Keith: 23:05 So what we do is we support the things that don't need supporting, because they seem to be the kind of sexy issues and we don't support the things that are really difficult to do, like maintaining day in and day out the relationships that makes the organization function. And I don't think enough of us are self aware enough to be able to think that the first thing that you do or you say when you go to work every morning is the thing that makes a big difference. So, I still remember coming home from work once and I opened the door, my wife said "how was work?" And I said "it was all right" and she says, "oh, not very good." And I said, "no, no, it was good." And she said, "well, you didn't say that." I said, "well, I did." And she said, "no, you said it was all right." I said, "no, I said it was all right." And she said, "no. you said it was all right." So we had a two hour debate about whether it was all right, rising intonation, or all right, declining intonation. So it was a good day or a bad day and two hours later I'm thinking, I only used two words. How did we get in a two hour debate about two words? And I think there is something locked into that about we don't understand how important those really small things are to other people. This goes back to the kind of mundane aspects of leadership. It's the really small stuff that makes a difference. And I think if we get away from the notion that leadership is about telling people things and leadership is actually about listening to people, then you probably can't go very far wrong as a first thing to do first thing in the morning is don't tell anybody anything, just listen to them.
David: 24:41 Sure. That's a great tip. I would have not dug my own grave many, many times had I taken that piece of advice.
Keith: 24:51 Well, it's like the old saying that many marriages are saved on the basis of silence rather than actually saying anything.
David: 24:57 Totally! Totally!
David: 25:01 We will close part one of our discussion with Keith Grant here. Did you catch some of the critical points he made in this episode? Four, stand out to me. Number one, how do you as a leader, constructively reflect problems back to followers? This is the only place most sticky leadership problems can be solved, namely at the feet of followers. But in order to do that, we often need a sense for how to retreat from a situation. As Keith pointed out, this is often damaging to your career and status. But on a broader societal level, isn't this exactly what we need from our leaders?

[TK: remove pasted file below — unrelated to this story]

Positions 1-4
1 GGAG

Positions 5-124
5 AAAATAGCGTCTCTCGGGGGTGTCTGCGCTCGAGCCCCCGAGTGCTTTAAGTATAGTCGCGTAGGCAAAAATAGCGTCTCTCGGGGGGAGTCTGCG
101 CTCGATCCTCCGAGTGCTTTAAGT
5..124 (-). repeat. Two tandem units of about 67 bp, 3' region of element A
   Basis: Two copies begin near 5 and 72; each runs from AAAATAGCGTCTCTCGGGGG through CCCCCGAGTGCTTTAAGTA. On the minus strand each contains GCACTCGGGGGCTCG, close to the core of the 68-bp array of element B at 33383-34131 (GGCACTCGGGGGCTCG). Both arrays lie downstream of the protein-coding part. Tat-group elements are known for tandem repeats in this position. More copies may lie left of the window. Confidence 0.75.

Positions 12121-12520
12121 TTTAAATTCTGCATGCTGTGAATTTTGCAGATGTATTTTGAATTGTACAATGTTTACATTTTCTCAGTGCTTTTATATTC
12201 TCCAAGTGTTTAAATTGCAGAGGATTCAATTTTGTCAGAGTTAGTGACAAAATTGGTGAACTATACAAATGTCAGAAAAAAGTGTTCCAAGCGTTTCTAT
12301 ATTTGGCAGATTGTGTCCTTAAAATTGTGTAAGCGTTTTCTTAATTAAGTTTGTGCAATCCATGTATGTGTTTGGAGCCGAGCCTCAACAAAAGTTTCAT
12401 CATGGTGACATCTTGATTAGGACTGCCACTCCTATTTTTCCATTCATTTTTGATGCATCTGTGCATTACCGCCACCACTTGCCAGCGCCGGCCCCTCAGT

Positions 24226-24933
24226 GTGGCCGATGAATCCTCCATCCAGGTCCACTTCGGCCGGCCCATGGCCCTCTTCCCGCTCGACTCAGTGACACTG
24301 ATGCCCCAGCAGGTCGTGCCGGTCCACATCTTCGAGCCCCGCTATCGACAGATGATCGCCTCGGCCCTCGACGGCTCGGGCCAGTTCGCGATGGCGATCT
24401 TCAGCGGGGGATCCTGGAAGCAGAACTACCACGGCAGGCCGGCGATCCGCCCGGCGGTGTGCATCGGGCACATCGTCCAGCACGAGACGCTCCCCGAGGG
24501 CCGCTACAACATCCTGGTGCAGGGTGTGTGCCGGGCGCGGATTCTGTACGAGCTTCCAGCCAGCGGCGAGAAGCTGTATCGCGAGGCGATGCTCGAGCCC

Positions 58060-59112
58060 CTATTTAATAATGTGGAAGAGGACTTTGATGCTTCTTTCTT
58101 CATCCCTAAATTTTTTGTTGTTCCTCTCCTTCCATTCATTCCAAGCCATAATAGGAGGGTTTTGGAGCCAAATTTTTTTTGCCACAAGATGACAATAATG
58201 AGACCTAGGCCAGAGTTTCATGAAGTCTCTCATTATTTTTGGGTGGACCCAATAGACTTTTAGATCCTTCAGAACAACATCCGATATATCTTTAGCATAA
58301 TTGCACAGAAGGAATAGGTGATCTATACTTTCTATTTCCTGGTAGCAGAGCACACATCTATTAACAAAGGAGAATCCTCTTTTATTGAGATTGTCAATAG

David: 25:40 A second key issue is the capacity to disappoint people at a rate they can manage. This is a reference to both Keith's work and that of Ronald Heifetz and others. Consider this for a second. Placing responsibility back with followers requires us to disappoint, but we need not disappoint all at once. We can pace the change.
David: 26:02 A third point that stood out to me, was Keith's insight into how our promotional structures tend to disincentivize good behavior. This is obviously a huge problem in American corporate life, but one few want to talk about. On that count, how does your organization's promotional values serve what you really wish to see happen in the group itself?
David: 26:25 Finally, and you're hearing this from Keith Grint a scholar who has covered a lot of ground in his career of thinking, writing, and teaching, at the end of the day on the ground, you have to pay attention to the small interactions of organizational life. These matter because they frame our experience in big ways.
David: 26:45 If you liked this interview, stay tuned for the next two. Part two deals with a particular type of problem that we face in leadership. The technical term is a wicked problem. And in part three, we'll engage how language constructs our leadership reality. Finally, if you're new to the podcast, you can find out more about Groler at our website. That's G R O L E R dot com. On the site you will find show notes for this episode along with a full transcript. You will also find additional episodes that you may benefit from engaging. You may want to consider subscribing to the show. You can do that via the iTunes store or via your particular podcast App.
David: 27:25 You can also be assured that you will never miss a new episode by subscribing to our mailing list on the Groler website. Also, don't be shy in reaching out to talk with us. You can do that via the contact us tab at the top of the website. We'd love to hear your thoughts and hear what you're thinking about in order to help us better understand how we can learn and grow together. Also, don't be shy to tell others about this podcast. Let's grow the audience and grow the community that is learning together.
David: 27:53 Groler exists to help you learn and grow as a leader. So keep learning, keep growing, keep leading. Until next time, I'm David Worley.